"Out of a thousand seats in the theater, there are 3 1/2 blackened seats, which are barely visible," he says, pointing at the diagram shown on the left. "These are lung cancer deaths averted with spiral CT.
Then Lazris turns the page to another diagram, shown here on the right.
"This is a crowded theater," he says. "Out of a thousand people, 233 people will have persistent false positives."
These false-positive results lead to further tests, he says, which means more exposure to potentially dangerous radiation and the risk of complications. There can be additional costs, adding to the stress of thinking you might have cancer.
Lazris says he shows the theater diagrams to many of his patients and gets a wide range of responses. Some patients, he says, point at one of the three blackened seats and say, " 'That's probably me. I'm not taking any chances, I'm getting this test.' "
"Other people," he says, "will see [the same diagram] and will say, 'Are you kidding me? I'm not going for that; that's not worth it.'"
But in either scenario, Lazris says, he has done his job — he has helped his patients understand the odds and then let them make the choice.
Medical centers that screen Medicare patients are required to report their results to the government. Officials will be assessing each center's performance and tracking patient outcomes to determine whether screening with spiral CT — when expanded to a much larger scale — is doing more harm than good.
Meanwhile, Dr. Henschke suggests that patients who are considering getting the screening remember a couple of things.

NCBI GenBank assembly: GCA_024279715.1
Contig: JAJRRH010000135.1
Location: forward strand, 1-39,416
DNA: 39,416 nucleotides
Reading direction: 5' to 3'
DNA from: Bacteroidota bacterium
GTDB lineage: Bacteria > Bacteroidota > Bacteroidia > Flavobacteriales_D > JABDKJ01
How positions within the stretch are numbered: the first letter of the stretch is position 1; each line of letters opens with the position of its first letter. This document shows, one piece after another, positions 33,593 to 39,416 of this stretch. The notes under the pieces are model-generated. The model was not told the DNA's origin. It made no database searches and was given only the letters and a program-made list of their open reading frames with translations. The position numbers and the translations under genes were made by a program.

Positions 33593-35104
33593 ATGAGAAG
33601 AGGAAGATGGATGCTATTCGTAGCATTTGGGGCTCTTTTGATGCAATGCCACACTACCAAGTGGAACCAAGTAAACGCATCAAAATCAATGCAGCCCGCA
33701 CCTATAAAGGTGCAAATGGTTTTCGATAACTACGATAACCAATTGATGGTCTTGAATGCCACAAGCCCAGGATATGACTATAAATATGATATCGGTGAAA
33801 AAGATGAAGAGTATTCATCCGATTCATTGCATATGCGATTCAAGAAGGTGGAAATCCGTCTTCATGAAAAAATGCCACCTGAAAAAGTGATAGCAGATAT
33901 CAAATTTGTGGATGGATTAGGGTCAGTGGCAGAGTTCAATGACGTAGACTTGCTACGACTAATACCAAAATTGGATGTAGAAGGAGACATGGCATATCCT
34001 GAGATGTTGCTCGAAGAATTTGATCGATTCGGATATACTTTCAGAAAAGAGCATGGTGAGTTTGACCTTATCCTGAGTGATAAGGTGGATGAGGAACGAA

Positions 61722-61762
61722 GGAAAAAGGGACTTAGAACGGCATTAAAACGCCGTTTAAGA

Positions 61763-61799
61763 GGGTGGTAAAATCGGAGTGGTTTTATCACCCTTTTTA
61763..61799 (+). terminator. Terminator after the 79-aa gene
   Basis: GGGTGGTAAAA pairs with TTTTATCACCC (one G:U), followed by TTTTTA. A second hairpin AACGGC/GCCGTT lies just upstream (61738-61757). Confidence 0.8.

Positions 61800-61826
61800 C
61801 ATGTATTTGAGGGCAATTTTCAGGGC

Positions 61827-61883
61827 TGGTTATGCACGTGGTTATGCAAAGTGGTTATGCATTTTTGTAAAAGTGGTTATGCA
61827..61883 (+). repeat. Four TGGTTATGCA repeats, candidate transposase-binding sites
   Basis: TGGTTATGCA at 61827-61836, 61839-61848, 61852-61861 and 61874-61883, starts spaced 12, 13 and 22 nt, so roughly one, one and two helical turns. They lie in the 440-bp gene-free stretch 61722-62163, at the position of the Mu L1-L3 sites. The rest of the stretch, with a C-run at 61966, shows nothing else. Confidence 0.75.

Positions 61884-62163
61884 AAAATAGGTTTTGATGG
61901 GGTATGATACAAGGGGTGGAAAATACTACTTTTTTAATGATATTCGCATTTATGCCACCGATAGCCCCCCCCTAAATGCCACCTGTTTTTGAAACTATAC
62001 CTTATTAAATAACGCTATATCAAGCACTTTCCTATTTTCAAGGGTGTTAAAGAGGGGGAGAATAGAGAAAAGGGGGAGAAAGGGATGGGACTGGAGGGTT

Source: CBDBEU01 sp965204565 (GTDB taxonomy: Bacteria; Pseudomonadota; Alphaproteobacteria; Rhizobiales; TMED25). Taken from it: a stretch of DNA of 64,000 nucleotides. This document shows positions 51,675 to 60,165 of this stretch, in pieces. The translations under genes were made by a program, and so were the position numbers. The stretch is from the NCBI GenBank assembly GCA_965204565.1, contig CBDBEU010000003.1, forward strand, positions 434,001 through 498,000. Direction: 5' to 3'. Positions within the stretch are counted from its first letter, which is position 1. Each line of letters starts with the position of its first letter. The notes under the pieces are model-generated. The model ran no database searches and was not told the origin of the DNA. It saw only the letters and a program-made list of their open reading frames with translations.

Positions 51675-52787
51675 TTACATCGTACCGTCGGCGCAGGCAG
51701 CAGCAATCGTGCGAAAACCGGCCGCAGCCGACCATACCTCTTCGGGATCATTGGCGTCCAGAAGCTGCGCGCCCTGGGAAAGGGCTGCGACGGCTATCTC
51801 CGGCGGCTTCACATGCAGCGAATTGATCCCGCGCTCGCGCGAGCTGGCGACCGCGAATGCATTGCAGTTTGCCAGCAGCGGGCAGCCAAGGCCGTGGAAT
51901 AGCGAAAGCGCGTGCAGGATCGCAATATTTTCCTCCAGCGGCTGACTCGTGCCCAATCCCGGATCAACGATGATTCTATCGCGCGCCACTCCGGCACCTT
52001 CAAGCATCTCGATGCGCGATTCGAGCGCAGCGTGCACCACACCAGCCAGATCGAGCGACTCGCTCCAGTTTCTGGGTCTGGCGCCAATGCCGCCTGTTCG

First, they should discuss the benefits and risks with a primary care physician, she says. Medicare requires doctors to meet with patients before writing a referral, so patients should be sure they take advantage of this opportunity.
Also, Henschke says, patients should get the spiral CT done at a facility that has plenty of experience in screening people for lung cancer — "a place where you have a team of people who are aware of what early lung cancer looks like."
RENEE MONTAGNE, HOST:
Today in Your Health, we're going to look at two screening tests for cancer and the costs of those tests. We begin with lung cancer, which is the No. 1 cancer killer in the world. Smokers are at the highest risk. Last February, Medicare began paying for some long-term smokers to be screened for the disease. Yet as lots of people get tested, there's a worry a lot more screening will do more harm than good. NPR's Anders Kelto reports.
ANDERS KELTO, BYLINE: It's really hard to detect lung cancer. Dr. Claudia Henschke, a professor of radiology at the Icahn School of Medicine in New York's Mount Sinai Hospital, says for years, the only tools doctors had were chest x-rays and the phlegm patients cough up.
CLAUDIA HENSCHKE: But unfortunately, they did not find the disease early enough.
KELTO: Regular x-rays can only see cancers when they're about the size of a quarter, and by then, it's often too late. But eventually, doctors began using something called a spiral CT scan to look for lung cancer. And Henschke says these high-resolution scans are much better.
HENSCHKE: You can see a nodule on a CT scan that's 2 millimeters or even 1 millimeter. That's tiny. That's much smaller than a grain of rice.
KELTO: This got cancer researchers pretty excited. Then in 2011, a study showed that spiral CT scans could reduce lung cancer deaths by 20 percent. That, Henschke says, translates into thousands of lives a year.